For most of this column, I’m kind of going, “uh?” (link sent to me by Steve Smith). It’s something about race and baseball and how black kids don’t get fair breaks, but meanders for a long time firming up that point.
Then I get to this:
It is usually the American-born blacks’ records and place that are resented instead of celebrated. For example, it’s the stolen base that is denigrated as a weapon by baseball sabermaticians like Bill James, at precisely the time when a Rickey Henderson steals 130 bases in a season. There are sour grapes when a baseball man uses stats to tell you a stolen base isn’t important. Any time a baseball manager will give up an out for a base, as with a sac bunt or groundball to the right side, any time a base is so precious, then it goes without saying that the stolen base must be important. Not the CS, the caught stealing, or stats of success rates, but the stolen base itself.
OK, I think the point here is that Bill James is a racist. Why? Because Bill James doesn’t value stolen bases enough and he did so at precisely the time when the best base stealer is black. I believe that logical fallacy is called “post hoc” — Right after Rickey Henderson, a black baseball player, steals 130 bases, Bill James, a white guy, writes an article that devalues stolen bases.
One problem with the premise is that James doesn’t argue against stolen bases. Sabermaticians like James, say instead, “Don’t get caught.” The generally accepted principle is, if you want to help your team, you need to get caught less than 30 percent of the time. Henderson, over the span of his career, has been caught only 20 percent of the time. That means he’s helped create runs, not cost his team runs. A stolen base is worth, or so I’m told, .18 of a run. A caught stealing costs twice that. (Also, I should note that Henderson has a career OBP of .402, which makes him even more worthy of a roster spot on a Jamesean team).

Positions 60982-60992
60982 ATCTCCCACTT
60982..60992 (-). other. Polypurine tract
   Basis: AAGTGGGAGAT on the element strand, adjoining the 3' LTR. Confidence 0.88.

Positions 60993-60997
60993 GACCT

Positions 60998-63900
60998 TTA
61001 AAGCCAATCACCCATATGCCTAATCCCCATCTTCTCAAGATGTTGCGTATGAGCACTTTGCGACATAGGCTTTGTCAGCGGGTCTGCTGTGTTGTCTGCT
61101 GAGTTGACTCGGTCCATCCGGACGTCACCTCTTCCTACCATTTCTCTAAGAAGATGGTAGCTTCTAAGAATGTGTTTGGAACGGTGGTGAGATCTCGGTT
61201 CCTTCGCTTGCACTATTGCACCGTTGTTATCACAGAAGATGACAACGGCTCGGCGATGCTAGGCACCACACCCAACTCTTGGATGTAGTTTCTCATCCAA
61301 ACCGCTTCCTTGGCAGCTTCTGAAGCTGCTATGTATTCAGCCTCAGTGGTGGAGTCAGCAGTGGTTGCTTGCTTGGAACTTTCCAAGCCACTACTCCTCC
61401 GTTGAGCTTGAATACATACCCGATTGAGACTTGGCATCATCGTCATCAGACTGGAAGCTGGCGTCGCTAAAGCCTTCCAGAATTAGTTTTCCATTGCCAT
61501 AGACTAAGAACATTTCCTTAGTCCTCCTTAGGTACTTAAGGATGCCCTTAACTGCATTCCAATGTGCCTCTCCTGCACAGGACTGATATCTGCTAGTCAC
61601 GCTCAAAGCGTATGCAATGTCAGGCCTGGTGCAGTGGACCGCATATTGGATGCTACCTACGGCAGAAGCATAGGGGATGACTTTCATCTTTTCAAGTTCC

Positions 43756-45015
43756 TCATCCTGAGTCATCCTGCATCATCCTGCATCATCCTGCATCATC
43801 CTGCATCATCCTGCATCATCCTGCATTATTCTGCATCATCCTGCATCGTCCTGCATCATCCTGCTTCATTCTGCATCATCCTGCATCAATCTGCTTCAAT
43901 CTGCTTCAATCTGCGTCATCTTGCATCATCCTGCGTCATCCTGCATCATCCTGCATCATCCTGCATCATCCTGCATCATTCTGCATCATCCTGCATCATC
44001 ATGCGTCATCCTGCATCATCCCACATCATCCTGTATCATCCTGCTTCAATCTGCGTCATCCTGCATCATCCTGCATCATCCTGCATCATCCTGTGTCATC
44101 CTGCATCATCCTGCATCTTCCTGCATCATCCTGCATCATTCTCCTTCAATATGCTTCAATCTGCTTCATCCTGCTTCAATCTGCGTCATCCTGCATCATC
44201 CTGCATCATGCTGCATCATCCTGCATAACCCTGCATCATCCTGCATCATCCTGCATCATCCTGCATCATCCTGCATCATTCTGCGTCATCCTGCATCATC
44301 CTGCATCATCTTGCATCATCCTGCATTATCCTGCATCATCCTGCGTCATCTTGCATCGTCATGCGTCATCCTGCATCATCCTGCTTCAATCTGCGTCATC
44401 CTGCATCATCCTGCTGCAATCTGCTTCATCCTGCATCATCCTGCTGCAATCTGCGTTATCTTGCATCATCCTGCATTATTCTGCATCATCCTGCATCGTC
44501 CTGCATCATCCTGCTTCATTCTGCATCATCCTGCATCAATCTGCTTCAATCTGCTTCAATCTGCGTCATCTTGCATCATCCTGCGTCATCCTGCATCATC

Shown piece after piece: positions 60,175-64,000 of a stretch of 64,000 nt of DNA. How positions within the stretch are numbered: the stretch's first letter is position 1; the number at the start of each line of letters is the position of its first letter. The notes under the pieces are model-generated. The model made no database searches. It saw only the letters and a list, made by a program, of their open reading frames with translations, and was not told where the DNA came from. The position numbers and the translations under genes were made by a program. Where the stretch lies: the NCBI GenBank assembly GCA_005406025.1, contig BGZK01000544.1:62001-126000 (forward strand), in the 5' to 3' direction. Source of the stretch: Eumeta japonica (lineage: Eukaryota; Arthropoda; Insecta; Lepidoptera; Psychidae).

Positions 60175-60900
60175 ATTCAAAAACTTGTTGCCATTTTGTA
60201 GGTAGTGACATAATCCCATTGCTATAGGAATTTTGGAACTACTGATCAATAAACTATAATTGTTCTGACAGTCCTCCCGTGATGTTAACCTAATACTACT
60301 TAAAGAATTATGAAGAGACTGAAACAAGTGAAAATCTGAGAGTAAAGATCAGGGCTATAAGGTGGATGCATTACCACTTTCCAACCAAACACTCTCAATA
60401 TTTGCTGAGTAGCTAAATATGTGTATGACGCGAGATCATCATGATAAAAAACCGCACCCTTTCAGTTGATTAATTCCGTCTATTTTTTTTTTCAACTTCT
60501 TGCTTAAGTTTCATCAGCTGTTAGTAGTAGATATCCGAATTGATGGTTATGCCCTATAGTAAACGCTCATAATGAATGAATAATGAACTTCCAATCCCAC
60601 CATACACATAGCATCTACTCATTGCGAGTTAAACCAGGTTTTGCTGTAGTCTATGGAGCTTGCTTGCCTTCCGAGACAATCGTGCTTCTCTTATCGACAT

The thing sabermaticians understand, and Wiley obviously does not, is that a baseball team gets only 27 outs. That makes them a finite and ever diminishing commodity. You want to avoid volunteering them to the enemy. Bases, on the other hand, contrary to Wiley, are a replenishable resource. So long as you haven’t used up all of your outs, you can always get more bases. This makes outs much more valuable than bases.
As for Henderson’s and Barry Bonds’ treatment by the media — Wiley compares their treatment with that of Ty Cobb, Ted Williams, Joe DiMaggio, forgetting that those three stars were just as reviled by their contemporaries as Bonds and Henderson today. It is only with the passage of time that we’ve elevated them to the pantheon of baseball gods and forgiven them their human frailties. Someday, we’ll do the same for Henderson and Bonds (and personally, I already have). Of course, acknowledging that would leave Wiley without a column.
It’s ironic that Wiley is writing his column about blacks not getting a fair break in a year when the most phenomenal rookie, Dontrelle Willis, is black. It is also a year when the number one and number two draft choices, Delmon Young and Rickie Weeks, are black.
Wiley actually gets around to discussing Weeks, but then blames racism in the lower levels of baseball for why Weeks had to go to an all-black college instead of a major baseball university. It apparently never crosses Wiley’s mind that Weeks, like many, many college players, didn’t really fill out and develop until after he started college. No, it must have been racism.
Of course, as we read on, we learn that this column isn’t really about Rickey Henderson or Rickie Weeks, it’s about Cole Wiley. It’s about Cole’s inability to succeed in baseball. In other words, it’s all about a Dad’s sour grapes.
I’m surprised ESPN would allow it’s server space to be used for tripe inspired by nothing more than bitterness.